July 11, 2012
Dolutegravir/Epzicom Combo May Have Edge Over Atripla
Dolutegravir, an experimental integrase inhibitor being developed by ViiV Healthcare and Shionogi, combined with Epzicom (abacavir plus lamivudine), appears to have an efficacy advantage over Atripla (efavirenz plus tenofovir and emtricitabine) among people starting HIV treatment for the first time.
According to a news announcement released by the companies—data from the Phase III SINGLE study have not yet been peer reviewed, either in a medical journal or at a scientific conference—88 percent of clinical trial volunteers using dolutegravir and Epzicom, compared with 81 percent of those using Atripla, had undetectable viral loads after 48 weeks of treatment, though this difference was primarily driven by a higher rate of discontinuations in the Atripla group because of side effects.
“This study represents an important milestone in the development of dolutegravir-based regimens, including a single-tablet regimen [containing dolutegravir, abacavir and lamivudine], and also for the Shionogi-ViiV Healthcare joint venture,” said John Pottage, MD, ViiV’s chief medical officer. “We look forward to receiving further safety and efficacy data from two Phase III studies in treatment-experienced patients to continue to build a comprehensive picture of the role of dolutegravir in the treatment of HIV.”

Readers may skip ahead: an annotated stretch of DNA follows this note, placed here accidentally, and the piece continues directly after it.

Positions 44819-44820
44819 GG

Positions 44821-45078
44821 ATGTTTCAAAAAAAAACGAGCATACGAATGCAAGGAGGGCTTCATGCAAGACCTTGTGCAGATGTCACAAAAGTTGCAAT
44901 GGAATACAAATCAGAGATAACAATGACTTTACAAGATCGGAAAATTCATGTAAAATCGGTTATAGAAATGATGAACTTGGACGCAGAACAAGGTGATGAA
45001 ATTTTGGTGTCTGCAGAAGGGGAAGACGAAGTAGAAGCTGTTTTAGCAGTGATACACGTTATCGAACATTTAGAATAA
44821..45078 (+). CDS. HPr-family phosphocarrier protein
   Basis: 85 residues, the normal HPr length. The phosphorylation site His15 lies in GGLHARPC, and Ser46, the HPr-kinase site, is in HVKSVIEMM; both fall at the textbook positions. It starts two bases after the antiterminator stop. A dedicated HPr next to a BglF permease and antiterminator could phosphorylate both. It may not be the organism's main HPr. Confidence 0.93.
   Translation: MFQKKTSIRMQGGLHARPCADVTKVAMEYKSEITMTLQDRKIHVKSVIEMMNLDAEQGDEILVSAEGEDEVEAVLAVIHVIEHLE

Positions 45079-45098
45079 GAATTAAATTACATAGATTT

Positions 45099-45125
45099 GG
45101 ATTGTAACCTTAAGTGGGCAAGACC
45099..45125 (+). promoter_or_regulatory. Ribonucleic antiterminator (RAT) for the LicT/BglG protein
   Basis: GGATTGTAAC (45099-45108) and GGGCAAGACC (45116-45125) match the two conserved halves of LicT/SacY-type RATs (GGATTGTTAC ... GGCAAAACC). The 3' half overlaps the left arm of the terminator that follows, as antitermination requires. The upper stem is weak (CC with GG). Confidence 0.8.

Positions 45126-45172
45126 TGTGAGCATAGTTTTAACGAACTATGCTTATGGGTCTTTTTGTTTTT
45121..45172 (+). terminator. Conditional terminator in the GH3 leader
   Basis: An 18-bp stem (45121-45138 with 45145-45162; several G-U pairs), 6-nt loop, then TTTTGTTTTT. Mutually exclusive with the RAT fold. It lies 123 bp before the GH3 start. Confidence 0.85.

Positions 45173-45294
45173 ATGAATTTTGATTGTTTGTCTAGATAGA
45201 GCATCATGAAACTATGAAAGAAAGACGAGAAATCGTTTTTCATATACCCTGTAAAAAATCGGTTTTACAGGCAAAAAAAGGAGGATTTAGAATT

The primary goal of the study—which was met—was to determine that dolutegravir plus Epzicom was “non-inferior” to Atripla. However, the researchers also planned to look for superiority of one regimen over the other. In their analysis involving all patients randomized in the study (regardless of whether or not they remained on their assigned regimen), they documented a statistically significant difference between the two groups.
The SINGLE trial highlighted in the news announcement is a Phase III randomized, blinded and controlled study designed to compare the safety and effectiveness of dolutegravir plus Epzicom with Atripla, the leading fixed-dose combination regimen for people starting HIV treatment. For the trial, 414 study volunteers were allotted to receive dolutegravir/Epzicom; 419 received Atripla.
Overall, 2 percent of those in the dolutegravir group discontinued because of side effects, compared with 10 percent of those in the Atripla group. The most common drug related adverse events on Atripla were related to the central nervous system, occurring in 41 percent of those receiving Atripla compared with 15 percent of those in the dolutegravir group. Gastrointestinal-related side effects were the most common side effects among those receiving dolutegravir/Epzicom, though the rates were similar in both groups—22 percent.
Full results of this study will be presented at upcoming scientific meetings. SINGLE is the second of four Phase III studies that are slated to be reported in 2012. Data from the clinical trial SPRING-2 were announced in April 2012. Data from VIKING-3 and SAILING in treatment-experienced patients will be received later this year and will provide further details regarding dolutegravir.
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